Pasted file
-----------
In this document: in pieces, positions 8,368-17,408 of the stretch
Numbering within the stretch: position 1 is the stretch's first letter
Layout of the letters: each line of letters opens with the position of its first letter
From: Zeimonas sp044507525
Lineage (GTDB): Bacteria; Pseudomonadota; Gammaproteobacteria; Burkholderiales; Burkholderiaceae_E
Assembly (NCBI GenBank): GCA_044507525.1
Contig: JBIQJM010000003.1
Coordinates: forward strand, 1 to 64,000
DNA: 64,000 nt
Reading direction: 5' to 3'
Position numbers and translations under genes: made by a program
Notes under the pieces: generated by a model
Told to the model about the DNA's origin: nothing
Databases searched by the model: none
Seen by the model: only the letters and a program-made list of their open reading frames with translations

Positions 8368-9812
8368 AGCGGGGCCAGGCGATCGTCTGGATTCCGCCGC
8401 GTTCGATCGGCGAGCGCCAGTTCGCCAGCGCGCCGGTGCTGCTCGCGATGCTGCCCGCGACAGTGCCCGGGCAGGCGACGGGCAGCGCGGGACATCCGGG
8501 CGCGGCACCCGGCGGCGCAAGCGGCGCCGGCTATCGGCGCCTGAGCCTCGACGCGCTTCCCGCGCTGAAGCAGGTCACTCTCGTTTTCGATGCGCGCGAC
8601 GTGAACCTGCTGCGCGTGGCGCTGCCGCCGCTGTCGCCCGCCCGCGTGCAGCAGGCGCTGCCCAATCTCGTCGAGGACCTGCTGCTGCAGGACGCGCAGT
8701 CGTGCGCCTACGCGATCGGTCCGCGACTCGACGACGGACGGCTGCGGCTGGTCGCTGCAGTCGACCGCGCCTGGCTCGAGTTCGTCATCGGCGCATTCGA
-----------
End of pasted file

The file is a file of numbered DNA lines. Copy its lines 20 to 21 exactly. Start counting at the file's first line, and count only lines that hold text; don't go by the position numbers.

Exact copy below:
8601 GTGAACCTGCTGCGCGTGGCGCTGCCGCCGCTGTCGCCCGCCCGCGTGCAGCAGGCGCTGCCCAATCTCGTCGAGGACCTGCTGCTGCAGGACGCGCAGT
8701 CGTGCGCCTACGCGATCGGTCCGCGACTCGACGACGGACGGCTGCGGCTGGTCGCTGCAGTCGACCGCGCCTGGCTCGAGTTCGTCATCGGCGCATTCGA